6/8/2011 – There are nine state-approved medical cannabis facilities prepared to open on the east coast. They have veritable dream-teams of expert staffers and some have tens of millions of dollars ready to invest. But Rhode Island Gov. Lincoln Chafee and New Jersey Gov. Chris Christie are holding them back.
The six in NJ and three in RI have already been approved by state authorities after a tough bidding process. On paper, they are the most heavily regulated and carefully vetted marijuana centers in the country. But a perceived threat of federal law has given pause to the two governors.
“We received what I consider to be a clear communication that the current compassion center program would be a violation of federal law,” said Claire Richards Chief Legal Officer for RI Gov. Chaffee.
Richards is referring to a letter from US Attorney Peter Neronha that was hand-delivered in April. Days later, Chafee announced a hold on issuing the Certificates of Registration to the dispensaries.
New Jersey has received no communication from any federal official about medical marijuana. Not to be left out, NJ Attorney General Paula Dow has sent two letters requesting clarification from the Department of Justice on April 22nd and May 23rd. But there has been no reply.
Governor Christie and his policy office have stated that NJ will not move forward until a federal clarification has been issued. New Jersey has no provisions for home cultivation by patients; they are forced into the central system of Alternative Treatment Centers. So far, not a single patient has been registered.
Freedomisgreen.com spoke via telephone with potential facility operators in RI and NJ. Neither would go on record with details but both expressed frustration at the current situation. Each took time to re-affirm their commitment to endure the process and eventually go into operation.
Rhode Island Rep. Scott Slater took several local patients to meet with Governor Chafee on June2nd – the same day US attorney General Eric Holder was in Providence for an unrelated visit. Holder was cornered by the media who were asking nothing but cannabis questions. The Providence Journal reported Holder’s seemingly off-the-cuff statement:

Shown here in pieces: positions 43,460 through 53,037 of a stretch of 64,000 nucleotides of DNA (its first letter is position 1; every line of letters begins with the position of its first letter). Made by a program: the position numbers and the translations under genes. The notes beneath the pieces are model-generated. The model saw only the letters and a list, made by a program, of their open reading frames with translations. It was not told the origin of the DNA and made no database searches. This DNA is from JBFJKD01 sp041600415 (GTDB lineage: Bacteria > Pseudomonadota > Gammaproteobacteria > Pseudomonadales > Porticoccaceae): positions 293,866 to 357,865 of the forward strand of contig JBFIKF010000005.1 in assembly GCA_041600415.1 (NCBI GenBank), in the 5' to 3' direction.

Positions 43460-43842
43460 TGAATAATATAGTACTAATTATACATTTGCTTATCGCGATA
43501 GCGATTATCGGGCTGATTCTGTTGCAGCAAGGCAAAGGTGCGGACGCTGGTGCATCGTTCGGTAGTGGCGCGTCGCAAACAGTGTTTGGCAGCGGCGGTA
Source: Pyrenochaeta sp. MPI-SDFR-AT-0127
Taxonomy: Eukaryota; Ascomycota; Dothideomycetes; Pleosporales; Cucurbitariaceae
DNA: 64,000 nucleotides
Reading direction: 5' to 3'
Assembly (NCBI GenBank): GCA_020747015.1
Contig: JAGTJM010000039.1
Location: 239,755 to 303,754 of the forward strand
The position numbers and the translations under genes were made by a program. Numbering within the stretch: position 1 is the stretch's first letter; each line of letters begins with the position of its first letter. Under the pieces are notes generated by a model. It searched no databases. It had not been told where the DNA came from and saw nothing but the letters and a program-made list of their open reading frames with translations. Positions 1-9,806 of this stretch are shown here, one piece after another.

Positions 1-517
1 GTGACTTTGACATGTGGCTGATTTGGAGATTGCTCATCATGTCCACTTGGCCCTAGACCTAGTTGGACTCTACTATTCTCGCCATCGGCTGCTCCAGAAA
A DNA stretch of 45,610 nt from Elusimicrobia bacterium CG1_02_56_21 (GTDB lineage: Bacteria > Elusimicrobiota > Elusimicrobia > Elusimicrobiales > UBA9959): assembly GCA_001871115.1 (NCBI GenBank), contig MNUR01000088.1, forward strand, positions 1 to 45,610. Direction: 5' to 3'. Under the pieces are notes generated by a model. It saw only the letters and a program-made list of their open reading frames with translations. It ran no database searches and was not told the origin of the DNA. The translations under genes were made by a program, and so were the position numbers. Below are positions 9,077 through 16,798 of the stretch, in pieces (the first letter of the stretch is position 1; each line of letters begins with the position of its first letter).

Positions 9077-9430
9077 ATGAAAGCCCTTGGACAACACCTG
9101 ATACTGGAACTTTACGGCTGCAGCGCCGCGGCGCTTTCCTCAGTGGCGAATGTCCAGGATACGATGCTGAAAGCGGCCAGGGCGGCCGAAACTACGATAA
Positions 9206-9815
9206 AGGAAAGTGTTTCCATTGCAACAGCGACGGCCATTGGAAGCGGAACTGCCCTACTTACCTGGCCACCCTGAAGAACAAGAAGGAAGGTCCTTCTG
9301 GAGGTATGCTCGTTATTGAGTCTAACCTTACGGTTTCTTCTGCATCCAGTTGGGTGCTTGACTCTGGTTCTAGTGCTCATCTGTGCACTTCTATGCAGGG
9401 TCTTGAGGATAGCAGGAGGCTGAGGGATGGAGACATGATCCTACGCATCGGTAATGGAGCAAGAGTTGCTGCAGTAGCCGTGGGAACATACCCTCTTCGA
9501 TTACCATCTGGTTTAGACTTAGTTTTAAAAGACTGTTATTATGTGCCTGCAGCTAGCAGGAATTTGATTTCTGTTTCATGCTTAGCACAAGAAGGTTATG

“We are in the process of working these issues with the U.S. attorney for Rhode Island and other U.S. attorneys across the country,” he said.”My hope is that something in the not too distant future …. will be addressed.” read full
The quote sent hopeful waves through the medical cannabis community around the country. But was it enough to lift the hold on RI dispensaries? Nope.
“We were heartened to hear it,” said Claire Richards at Gov. Chaffee’s office. “Right now we are still waiting to see what he will say.”
The Garden State also seems content to wait for the federal Godot. Messages left today at the press office for the NJ Department of Health and Senior Services inquiring about the status of the program went unanswered. Presumably the NJ hold also remains in effect.
It remains unclear as to why the two states are waiting for a federal blessing to proceed. The compassionate use measures were debated for several years in their respective legislatures. Elected officials were fully aware of the inherent conflict with federal policy when they passed the laws. But it may take unprecedented tolerance from the USDOJ in order to get these nine medical cannabis centers off of paper and into practice.
Chris Goldstein is a respected marijuana reform advocate. As a writer and radio broadcaster he has been covering cannabis news for over a decade. Questions? [email protected]